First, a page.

UK stock closing: London's top shares closed lower on Thursday as downbeat company earnings and mixed global economic data triggered the sharpest one-day fall on the FTSE 100 since mid-November.
Earnings were in focus after updates from British oil heavyweight Royal Dutch Shell and drugmaker AstraZeneca, and Facebook Inc in the United States, disappointed. Shell alone took 16 points off the blue chip FTSE 100 index after its fourth quarter profit came in nearly $400 million short of expectations.
The FTSE closed down 46.23 points, or 0.7 percent at 6,276.88, edging away from mid-May 2008 highs of 6,376. AstraZeneca shed 3.1 percent after warning of a tough year ahead, while in the United States No.1 social network Facebook fell 3.8 percent after its growth trailed the more aggressive estimates.
Temporary power provider Aggreko took its losses over the last five trading days to more than 11 percent, with traders citing recent press speculation about the potential for another warning on earnings when it reports in March. British banks meanwhile face another round of compensation claims that could total billions of pounds after the regulator found they had widely mis-sold complex interest-rate hedging products to small businesses.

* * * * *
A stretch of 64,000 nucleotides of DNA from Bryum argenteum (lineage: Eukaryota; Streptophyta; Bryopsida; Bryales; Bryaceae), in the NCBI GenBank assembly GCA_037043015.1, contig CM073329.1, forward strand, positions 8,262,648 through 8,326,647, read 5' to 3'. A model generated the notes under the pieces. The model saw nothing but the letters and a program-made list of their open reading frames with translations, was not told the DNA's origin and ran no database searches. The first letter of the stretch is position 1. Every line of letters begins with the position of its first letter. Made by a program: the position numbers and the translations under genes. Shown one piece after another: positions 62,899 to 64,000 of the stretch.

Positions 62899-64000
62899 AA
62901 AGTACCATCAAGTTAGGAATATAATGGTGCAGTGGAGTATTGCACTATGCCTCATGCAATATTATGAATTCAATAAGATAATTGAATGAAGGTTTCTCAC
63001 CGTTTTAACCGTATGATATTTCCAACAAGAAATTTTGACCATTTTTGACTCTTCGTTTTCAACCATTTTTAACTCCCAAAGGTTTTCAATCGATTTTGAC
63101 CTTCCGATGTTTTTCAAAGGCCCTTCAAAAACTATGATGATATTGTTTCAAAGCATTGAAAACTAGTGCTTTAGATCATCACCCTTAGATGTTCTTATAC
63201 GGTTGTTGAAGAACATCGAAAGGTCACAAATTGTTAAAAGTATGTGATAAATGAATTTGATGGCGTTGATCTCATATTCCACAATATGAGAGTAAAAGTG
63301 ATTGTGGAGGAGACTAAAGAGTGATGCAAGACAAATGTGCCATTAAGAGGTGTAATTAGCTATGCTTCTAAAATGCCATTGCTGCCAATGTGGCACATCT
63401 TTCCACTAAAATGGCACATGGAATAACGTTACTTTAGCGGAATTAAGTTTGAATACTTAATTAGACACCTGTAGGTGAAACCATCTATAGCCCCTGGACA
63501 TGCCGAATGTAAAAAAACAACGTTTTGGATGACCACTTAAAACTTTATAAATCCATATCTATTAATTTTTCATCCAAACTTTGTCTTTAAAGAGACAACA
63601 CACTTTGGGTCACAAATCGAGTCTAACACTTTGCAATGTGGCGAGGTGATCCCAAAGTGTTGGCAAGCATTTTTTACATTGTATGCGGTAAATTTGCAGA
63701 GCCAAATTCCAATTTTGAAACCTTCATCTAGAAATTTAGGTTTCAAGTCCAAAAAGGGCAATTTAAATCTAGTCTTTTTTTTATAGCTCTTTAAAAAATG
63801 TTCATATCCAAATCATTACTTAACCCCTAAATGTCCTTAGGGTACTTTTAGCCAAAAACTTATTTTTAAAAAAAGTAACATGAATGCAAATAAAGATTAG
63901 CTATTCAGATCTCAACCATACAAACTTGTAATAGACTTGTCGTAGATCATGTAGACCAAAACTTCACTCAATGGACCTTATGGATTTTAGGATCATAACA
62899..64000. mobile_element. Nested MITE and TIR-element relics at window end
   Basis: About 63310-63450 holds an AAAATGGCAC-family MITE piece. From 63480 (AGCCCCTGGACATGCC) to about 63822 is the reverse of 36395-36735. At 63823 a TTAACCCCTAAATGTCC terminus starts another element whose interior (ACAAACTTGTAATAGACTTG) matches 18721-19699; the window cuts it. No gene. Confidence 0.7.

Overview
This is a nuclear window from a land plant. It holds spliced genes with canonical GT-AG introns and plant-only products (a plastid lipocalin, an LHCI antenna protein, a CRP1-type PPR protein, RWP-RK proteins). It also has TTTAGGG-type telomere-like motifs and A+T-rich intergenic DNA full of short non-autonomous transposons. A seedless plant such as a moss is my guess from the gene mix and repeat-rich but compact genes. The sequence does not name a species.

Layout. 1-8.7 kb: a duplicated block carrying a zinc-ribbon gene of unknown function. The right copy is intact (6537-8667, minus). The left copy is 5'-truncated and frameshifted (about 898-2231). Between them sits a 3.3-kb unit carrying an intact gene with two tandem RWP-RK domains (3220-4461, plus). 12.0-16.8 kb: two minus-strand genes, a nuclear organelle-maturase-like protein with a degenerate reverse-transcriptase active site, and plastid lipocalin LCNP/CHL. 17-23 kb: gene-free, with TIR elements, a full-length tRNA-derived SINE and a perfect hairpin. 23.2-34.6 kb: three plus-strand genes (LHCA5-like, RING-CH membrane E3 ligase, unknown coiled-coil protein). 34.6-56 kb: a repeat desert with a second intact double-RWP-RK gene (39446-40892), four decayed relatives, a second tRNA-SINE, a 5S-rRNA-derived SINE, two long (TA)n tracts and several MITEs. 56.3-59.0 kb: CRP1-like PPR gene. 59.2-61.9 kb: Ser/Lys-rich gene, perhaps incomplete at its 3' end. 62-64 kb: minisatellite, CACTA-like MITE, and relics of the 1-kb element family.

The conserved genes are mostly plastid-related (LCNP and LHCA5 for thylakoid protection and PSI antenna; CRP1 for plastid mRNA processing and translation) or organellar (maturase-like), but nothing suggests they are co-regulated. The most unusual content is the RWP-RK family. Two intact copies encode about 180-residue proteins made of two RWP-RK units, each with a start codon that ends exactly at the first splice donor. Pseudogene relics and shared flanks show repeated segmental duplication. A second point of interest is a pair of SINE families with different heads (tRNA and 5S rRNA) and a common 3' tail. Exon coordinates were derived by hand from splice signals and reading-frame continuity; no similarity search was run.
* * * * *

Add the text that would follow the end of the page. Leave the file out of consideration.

Royal Bank of Scotland shed 1.1 percent.
Retailer Kingfisher fell 1.5 percent after Nomura cut its target price and earnings estimates by 6 percent on the firm as it took a more pessimistic view of the UK market.
Recent results have put a dampener on investor optimism, which helped push markets up towards four-and-a-half year highs.
While 70 percent of European companies have so far beaten or met earnings estimates in the current reporting season, top analysts still expect fourth-quarter growth to fall 8.8 percent year-on-year. After rallying 6 percent in January, Shore Capital strategist Gerard Lane said the FTSE looked "way too high given the near-term risks to earnings and the U.S. fiscal worries". "However, I still think the FTSE 100 will see 7,000 by the year-end and if you are a smart investor you invest for the 7,000 now rather than wait for a correction that might never happen," he added. EQUITY DEMAND British investment managers sharply increased their exposure to stocks in January as concerns of more